Mar 23, 2020

System-wide biochemical analysis reveals ozonide antimalarials initially act by disrupting Plasmodium falciparum haemoglobin digestion

BioRxiv : the Preprint Server for Biology
C. GiannangeloDarren J. Creek

Abstract

Ozonide antimalarials, OZ277 (arterolane) and OZ439 (artefenomel), are synthetic peroxide-based antimalarials with potent activity against the deadliest malaria parasite, Plasmodium falciparum. Here we used a "multi-omics" workflow, in combination with activity-based protein profiling (ABPP), to demonstrate that peroxide antimalarials initially target the haemoglobin (Hb) digestion pathway to kill malaria parasites. Time-dependent metabolomic profiling of ozonide-treated P. falciparum infected red blood cells revealed a rapid depletion of short Hb-derived peptides followed by subsequent alterations in lipid and nucleotide metabolism, while untargeted peptidomics showed accumulation of longer Hb-derived peptides. Quantitative proteomics and ABPP assays demonstrated that Hb-digesting proteases were increased in abundance and activity following treatment, respectively. The association between ozonide activity and Hb catabolism was also confirmed in a K13-mutant artemisinin resistant parasite line. To demonstrate that compromised Hb catabolism may be a primary mechanism involved in ozonide antimalarial activity, we showed that parasites forced to rely solely on Hb digestion for amino acids became hypersensitive to short ozonide ex...Continue Reading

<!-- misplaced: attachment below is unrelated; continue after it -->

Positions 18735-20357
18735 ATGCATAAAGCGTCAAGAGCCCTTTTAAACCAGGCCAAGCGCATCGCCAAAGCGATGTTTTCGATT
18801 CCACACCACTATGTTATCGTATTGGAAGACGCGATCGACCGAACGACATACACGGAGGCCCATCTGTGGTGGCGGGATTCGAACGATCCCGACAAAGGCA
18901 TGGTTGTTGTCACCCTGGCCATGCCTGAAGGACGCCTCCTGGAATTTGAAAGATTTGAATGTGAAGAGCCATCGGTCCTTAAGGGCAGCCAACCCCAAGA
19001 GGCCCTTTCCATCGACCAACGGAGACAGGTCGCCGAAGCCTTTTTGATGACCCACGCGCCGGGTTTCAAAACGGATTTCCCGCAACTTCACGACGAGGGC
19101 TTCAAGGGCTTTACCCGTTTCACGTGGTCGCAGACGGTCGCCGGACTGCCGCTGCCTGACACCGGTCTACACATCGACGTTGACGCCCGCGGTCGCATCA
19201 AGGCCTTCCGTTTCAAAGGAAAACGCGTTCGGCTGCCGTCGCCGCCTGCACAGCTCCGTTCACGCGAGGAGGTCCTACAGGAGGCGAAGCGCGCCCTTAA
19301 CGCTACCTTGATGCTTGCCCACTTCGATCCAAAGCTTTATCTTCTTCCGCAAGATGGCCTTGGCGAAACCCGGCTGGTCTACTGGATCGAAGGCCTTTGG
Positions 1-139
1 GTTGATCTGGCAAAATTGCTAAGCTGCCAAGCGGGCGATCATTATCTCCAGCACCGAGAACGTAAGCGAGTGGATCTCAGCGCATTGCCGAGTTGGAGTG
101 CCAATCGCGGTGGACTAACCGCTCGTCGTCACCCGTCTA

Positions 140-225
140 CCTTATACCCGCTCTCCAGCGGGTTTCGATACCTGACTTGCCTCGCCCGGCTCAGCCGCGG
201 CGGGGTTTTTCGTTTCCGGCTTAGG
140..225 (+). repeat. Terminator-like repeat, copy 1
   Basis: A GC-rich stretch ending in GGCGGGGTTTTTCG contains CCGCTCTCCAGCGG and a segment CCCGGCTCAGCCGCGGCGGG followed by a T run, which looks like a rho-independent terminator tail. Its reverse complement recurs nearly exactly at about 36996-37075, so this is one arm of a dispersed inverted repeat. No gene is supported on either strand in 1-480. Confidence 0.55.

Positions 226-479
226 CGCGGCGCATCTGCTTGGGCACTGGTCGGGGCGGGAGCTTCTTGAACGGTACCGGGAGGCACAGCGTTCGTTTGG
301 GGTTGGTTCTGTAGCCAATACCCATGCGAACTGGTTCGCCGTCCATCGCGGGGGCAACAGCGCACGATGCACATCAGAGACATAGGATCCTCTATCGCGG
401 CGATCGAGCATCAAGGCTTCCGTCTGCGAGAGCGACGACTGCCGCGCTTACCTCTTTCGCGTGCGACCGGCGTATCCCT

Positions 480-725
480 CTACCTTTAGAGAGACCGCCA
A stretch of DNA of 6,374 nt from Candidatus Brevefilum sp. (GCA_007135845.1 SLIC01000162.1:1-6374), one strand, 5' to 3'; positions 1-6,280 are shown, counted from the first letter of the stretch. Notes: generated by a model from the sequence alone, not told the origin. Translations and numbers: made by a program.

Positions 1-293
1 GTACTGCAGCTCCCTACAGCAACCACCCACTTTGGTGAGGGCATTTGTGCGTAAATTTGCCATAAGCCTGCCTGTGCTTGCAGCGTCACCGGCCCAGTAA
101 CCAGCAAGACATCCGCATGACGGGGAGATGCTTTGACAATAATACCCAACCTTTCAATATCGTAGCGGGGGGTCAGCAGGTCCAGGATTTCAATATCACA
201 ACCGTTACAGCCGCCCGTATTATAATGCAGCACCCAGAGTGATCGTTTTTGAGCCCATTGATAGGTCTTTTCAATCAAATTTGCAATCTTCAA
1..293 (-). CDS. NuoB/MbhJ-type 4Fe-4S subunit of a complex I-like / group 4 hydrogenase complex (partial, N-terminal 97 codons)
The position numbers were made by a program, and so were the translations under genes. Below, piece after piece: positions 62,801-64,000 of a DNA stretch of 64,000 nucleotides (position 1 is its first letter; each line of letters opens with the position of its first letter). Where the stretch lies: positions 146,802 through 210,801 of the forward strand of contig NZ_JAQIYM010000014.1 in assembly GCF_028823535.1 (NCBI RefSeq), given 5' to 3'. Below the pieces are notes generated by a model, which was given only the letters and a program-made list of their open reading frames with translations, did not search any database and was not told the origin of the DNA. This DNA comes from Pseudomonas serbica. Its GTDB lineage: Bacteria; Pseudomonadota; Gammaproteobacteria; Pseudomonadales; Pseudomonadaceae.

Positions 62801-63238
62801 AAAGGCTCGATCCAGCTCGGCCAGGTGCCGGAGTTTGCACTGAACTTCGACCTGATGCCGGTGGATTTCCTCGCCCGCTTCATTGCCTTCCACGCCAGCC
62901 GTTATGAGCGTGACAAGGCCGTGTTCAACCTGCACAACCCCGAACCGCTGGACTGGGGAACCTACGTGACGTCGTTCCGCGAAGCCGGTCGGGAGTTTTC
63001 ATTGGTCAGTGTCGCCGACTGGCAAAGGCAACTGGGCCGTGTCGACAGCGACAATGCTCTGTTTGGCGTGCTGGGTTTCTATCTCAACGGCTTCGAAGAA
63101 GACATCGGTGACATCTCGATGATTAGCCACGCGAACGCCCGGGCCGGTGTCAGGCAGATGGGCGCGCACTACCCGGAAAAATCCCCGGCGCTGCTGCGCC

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Mentioned in this Paper

Immune Response
Complement System Proteins
Primary Immune Deficiency Disorder
Immunologic Deficiency Syndromes
Genome
Genes
Pathogenic Organism
Human leukocyte interferon
Whole Exome Sequencing
Gene Expression

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